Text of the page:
- Matthew 21:12-17
It helps to understand what's happening here if we realize the reason Jesus was indignant with there people. Selling animals was permitted because the Law required animal sacrifice. It was also lawful to exchange money because Jewish pilgrims came from all over the world to worship at Jerusalem and so needed their foreign currency exchanged so they could purchase animals for sacrifice and pay the temple tax. The problem was that there was plenty of space outside and near the temple walls to do this trading necessary for the proper functioning of the temple. What the Jewish leaders had permitted, however, was to allow these merchants to eventually set up their animal stalls and money tables within the walls of the temple itself. The temple was surrounded by various courtyards that were allotted to different groups of people. At the time this included priests and Levites, men, women as well as Gentile coverts.
With time the leaders had allowed trade and money changing to go on in the courtyard of the Gentiles. This defiled their only area of worship since they couldn't mix with the Jewish worshipers. This was a form of bigotry and disrespect to them and to God. Jesus chases them out and quotes a passage from Isaiah the prophet where Isaiah spoke of the day when even Gentiles would worship the true God and God's temple would universally become a "house of prayer" for both Jews and Gentiles.
By desecrating their courtyard, the Jews were denying these people their chance to worship properly and frustrating the plans of God for His temple and all of the people who desired to worship Him there. After chasing them out, Jesus heals those who come to Him in faith and He receives the praise offered to Him by children.
Matthew demonstrates that it was not that the King was not received in the temple; He was acknowledged, but by those who were furthest down on the scale of importance: those who were infirmed and children. The leaders, however, did not welcome Him. Those entrusted with the leadership, teaching, and preparation of the people and the temple for His coming refused to accept His credentials even after they witness His miracles within the very walls of the temple itself! They rebuke Him for receiving the praise and honor from the children suggesting that it was improper for a mere "man" to receive such praise reserved for God. Jesus directly quotes Psalm 8:2, where David declares that God's majesty is so evident, even children recognize and proclaim it.
18Now in the morning, when He was returning to the city, He became hungry. 19Seeing a lone fig tree by the road, He came to it and found nothing on it except leaves only; and He said to it, "No longer shall there ever be any fruit from you." And at once the fig tree withered.20Seeing this, the disciples were amazed and asked, "How did the fig tree wither all at once?"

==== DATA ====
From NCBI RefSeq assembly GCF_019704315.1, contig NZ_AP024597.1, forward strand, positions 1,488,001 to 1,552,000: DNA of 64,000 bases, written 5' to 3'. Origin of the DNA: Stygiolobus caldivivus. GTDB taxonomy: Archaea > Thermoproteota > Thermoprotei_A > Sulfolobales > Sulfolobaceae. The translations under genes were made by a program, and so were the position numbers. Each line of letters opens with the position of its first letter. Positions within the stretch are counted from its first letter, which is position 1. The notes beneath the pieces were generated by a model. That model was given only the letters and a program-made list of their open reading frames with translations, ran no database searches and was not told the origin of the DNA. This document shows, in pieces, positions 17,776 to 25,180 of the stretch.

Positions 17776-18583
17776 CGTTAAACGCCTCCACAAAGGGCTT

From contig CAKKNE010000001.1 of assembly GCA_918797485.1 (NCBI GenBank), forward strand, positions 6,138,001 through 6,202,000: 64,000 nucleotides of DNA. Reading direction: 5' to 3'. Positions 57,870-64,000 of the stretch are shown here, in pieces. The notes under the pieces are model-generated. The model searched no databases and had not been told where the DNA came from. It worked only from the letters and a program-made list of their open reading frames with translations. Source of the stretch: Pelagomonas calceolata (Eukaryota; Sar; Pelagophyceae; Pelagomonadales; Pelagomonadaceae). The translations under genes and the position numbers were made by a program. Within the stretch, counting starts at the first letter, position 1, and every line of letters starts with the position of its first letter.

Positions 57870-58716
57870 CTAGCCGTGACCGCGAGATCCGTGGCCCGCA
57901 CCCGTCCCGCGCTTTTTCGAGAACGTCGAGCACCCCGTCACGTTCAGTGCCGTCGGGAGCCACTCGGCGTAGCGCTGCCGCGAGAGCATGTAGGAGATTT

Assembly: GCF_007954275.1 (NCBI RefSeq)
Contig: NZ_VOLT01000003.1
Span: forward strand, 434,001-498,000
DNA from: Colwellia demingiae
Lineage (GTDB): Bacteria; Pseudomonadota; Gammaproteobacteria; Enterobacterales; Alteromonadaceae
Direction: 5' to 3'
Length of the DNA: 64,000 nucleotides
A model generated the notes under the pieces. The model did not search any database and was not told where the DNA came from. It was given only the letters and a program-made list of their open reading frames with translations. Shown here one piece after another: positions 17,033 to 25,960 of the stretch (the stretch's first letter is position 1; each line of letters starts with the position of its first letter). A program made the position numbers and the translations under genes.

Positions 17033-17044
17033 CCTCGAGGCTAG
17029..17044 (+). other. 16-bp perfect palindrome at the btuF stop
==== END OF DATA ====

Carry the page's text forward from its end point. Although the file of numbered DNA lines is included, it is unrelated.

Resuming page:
21And Jesus answered and said to them, "Truly I say to you, if you have faith and do not doubt, you will not only do what was done to the fig tree, but even if you say to this mountain, 'Be taken up and cast into the sea,' it will happen. 22"And all things you ask in prayer, believing, you will receive.
- Matthew 21:18-22
The Lord spends the night in Bethany (probably with Mary, Martha and Lazarus) before returning to the city the next day. The scene with the fig tree is a living parable that mirrors what is taking place between Jesus and the nation that will reject Him. Fig trees produce their fruit and then the leaves follow gradually (fruit first, then leaves). Seeing the leaves appear, Jesus fully expects to have fruit from the tree, as there should be. It was the time for fruit but the tree only produced leaves; a promise unfulfilled. Jesus curses the tree (not out of anger or vindictiveness); He simply sends it to its demise with a word (it is not good for anything anyways). The parallel, of course, is that Jesus has come at the right time to save His people, and there are signs that they are ready:
- There is temple worship
- There are teachers teaching the word
- These are all the exterior signs of a religious people
But the fruit that Jesus is looking for from them is the fruit of faith and righteousness and brotherly love—this fruit is not present among the trappings of their external religion. The lesson is that what happens to the fig tree will happen to the nation: it will be destroyed to the point where it will not be able to produce fruit any more. The Apostles are amazed wanting to know how Jesus had done this thing to the tree. His answer is a reassurance that the same power at work to wither the tree will be at work in them for the purpose of the gospel. Their preaching and teaching after He is gone will be met with equally great opposition (a mountain of opposition), and their faith will overcome it.